In the face of this trend, some great small presses have had to shut down (R.I.P. Booktrope). Others, like my own publisher PDMI Publishing, LLC, have moved on to targeting large book retailers. For the last several years, PDMI has been holding its author signings at major chains such as Barnes & Noble and Books-A-Million, which have proven to be more receptive to the small press, its authors and its books than the typical local indie bookstore.

Other small presses still vainly holding out hope for the indie shelves will probably go the way of Booktrope, sad to say. And once all of their authors realize the “local indie Emperor” is no longer wearing their shiny book-championing armor, they’ll be free to move on.

Once again, their books will have to go somewhere.

“Yes, self-publishing,” you say, “but what about print? Print isn’t dead.”

Which is precisely why Amazon is venturing into brick-and-mortar book retailing. If the indie bookstores thought CreateSpace was bad, “they ain’t seen nothin’ yet!”

Once Amazon’s brick-and-mortar infrastructure is in place, any “Kindle” that catches fire can be on Amazon’s bookshelves in a couple of weeks. Are the Big Five and their self-appointed ‘indie’ taste-makers ready for a world where books that bypass them entirely can become #1 New York Times PRINT best-sellers?

Another hypothetical question: What would happen if more independent publishers followed the path of PDMI and focused on large retailers? Unlike the Big Five, smaller publishers could sign exclusive deals with large retailers, in return for print book shelf space. A “Barnes & Noble Exclusive” title could easily reach #1 NYT best-seller status, if carried in enough stores.

And, given the local stores’ current exclusionary climate, would any of the publisher’s authors really object if their publisher went “Barnes & Noble Exclusive”, especially if it meant their book got shelf space at B&N’s across the U.S.?

One thing is sure to continue. Once Amazon entries are regularly populating several places of the Top Ten New York Times print best-seller list, the indie stores will whine and complain about it. Yet much of the ‘blame’ will rest with themselves, for turning a blind eye to the smaller publishers and their authors, all parties involved who had dedicated themselves to the difficult task of producing print books, only to be rebuffed at virtually every turn. Killing off some of the geese that laid the golden eggs, but those eggs have to go somewhere.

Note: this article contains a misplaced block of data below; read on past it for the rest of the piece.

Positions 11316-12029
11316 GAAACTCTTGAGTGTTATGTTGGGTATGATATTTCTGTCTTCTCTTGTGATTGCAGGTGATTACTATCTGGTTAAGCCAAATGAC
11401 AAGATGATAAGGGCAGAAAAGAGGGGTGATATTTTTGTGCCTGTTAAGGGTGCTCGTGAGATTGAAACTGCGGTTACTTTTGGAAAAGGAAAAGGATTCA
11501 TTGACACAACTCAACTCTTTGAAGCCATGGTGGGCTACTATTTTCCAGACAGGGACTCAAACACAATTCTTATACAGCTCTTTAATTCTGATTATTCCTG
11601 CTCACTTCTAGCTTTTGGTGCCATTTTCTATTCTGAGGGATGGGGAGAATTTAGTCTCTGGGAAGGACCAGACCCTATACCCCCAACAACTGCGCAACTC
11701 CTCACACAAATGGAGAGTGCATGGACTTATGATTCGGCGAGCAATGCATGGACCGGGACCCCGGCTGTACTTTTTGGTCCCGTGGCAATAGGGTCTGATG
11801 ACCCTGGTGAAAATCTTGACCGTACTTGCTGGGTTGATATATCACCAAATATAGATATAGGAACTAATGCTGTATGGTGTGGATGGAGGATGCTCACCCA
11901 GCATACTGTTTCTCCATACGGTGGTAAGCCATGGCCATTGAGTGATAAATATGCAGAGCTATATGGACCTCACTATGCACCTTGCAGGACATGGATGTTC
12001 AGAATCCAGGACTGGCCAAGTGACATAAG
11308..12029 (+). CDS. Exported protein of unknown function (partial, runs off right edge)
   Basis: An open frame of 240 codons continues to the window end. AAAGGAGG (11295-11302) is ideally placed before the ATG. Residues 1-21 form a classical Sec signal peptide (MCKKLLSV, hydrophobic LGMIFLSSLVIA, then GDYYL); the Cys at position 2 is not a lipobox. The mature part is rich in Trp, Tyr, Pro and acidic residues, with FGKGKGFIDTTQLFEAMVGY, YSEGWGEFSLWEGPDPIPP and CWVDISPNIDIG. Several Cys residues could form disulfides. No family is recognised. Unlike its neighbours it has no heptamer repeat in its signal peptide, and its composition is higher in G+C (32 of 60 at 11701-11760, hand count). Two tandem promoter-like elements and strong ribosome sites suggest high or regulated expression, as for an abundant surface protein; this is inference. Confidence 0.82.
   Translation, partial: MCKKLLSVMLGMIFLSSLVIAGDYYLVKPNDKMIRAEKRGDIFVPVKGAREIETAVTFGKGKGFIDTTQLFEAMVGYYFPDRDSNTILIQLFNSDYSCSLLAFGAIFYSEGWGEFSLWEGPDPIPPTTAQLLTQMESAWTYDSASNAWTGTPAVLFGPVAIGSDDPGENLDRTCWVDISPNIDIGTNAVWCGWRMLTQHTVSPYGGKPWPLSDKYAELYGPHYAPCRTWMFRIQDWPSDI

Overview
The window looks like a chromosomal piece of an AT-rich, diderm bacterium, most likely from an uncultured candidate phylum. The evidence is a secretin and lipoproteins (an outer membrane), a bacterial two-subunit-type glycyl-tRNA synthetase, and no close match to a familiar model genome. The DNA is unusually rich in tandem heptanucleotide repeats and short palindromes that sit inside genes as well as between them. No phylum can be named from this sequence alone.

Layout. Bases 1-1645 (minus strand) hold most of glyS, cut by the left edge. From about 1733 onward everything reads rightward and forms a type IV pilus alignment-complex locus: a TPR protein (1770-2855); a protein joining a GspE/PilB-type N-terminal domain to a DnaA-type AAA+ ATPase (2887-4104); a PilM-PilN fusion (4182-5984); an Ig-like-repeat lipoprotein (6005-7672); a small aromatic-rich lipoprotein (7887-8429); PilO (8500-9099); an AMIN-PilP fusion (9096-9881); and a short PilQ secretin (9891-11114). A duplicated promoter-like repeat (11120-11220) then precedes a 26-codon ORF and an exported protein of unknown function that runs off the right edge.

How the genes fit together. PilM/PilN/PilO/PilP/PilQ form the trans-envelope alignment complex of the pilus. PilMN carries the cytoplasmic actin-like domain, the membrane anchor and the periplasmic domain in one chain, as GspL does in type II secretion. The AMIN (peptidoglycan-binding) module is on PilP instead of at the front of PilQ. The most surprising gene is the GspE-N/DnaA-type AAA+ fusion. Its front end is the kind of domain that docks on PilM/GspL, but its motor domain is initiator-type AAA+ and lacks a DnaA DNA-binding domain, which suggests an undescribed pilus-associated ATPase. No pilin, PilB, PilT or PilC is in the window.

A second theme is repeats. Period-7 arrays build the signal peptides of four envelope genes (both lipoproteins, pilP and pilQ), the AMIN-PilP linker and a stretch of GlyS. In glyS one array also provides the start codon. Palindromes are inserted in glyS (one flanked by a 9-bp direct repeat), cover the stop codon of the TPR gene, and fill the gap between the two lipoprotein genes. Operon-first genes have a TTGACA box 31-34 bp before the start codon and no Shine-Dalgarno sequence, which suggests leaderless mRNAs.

Straight to Amazon’s waiting nest. 😈

UPDATE 9/08/16: A quote from this excellent Observer article The Truth About The New York Times and Wall Street Journal Bestseller Lists :

“(For the N.Y.T. list) a hardcover copy of your book purchased on Amazon.com is counted differently than the same hardcover book purchased at indie bookstore X.”
Here may be a more valid reason why people are still treating indie stores like sacred cows.
Yet, if you could sell a million books at Wal-Mart alone, you may not make the N.Y.T. list, and you definitely wouldn’t make the W.S.J. list, as Wall Street Journal doesn’t even tally Wal-Mart/Sam’s Club sales, which is a ‘hole’ big enough to drive literal semi-trailers full of books through….

UPDATE Aug. 2017: Alas, PDMI Publishing, LLC also fell victim to the realities of the book-retailing climate, but their later focus on major retailers was the correct thing to at least attempt to do, even if it didn’t save the company.

Shakespeare? Yes, We Can!

Coach Ron Pepper: “Don’t worry about the things you can’t do. A champion is the best at what they can do.”
College degrees, owning their own businesses, symphony musicians, Shakespearean acting.
People with Down Syndrome can do it all!

Serial Killer: How The Binging Culture Affects Serial Fiction And Its Authors

The blogging world seems to agree on one thing: Pay the writer.

And we should. Without fiction and its authors, what sort of “culture” would exist?

There are plenty who won’t pay the writer, but even those who pay the writer can cause problems.

I’m talking about the practice of waiting for a book series to be completed, before buying it.

The Netflix Binge-Watching Culture has begun to bleed into the book world, and authors and publishers are already feeling the effects of this change.

Would we be able to read the Harry Potter Series today if everyone had waited until J.K. Rowling had finished writing “Deathly Hallows” to buy the series?

No.

If “The Philosopher’s/Sorcerer’s Stone” had not sold as well as it did, Rowling’s publisher likely would have dropped her, and the rest of the series might have ended up in the endless lower reaches of Amazon KDP, waiting an eternity to be discovered.

Of late, a few people have even had the nerve to suggest that, in this binge-reading climate, that publishers should not acquire trilogies and the like, until the author has finished writing the entire series. I guess these people would have wanted Joanne to stay on the dole for years and years more than she had to. 😈

In these days of shrinking advances, almost all authors have to work a day job, which consumes a large amount of time that could otherwise be spent writing. The general readership, by and large, seems to be blissfully unaware of this situation, and expects authors to crank out a 100,000 word masterpiece of a sequel in a few weeks.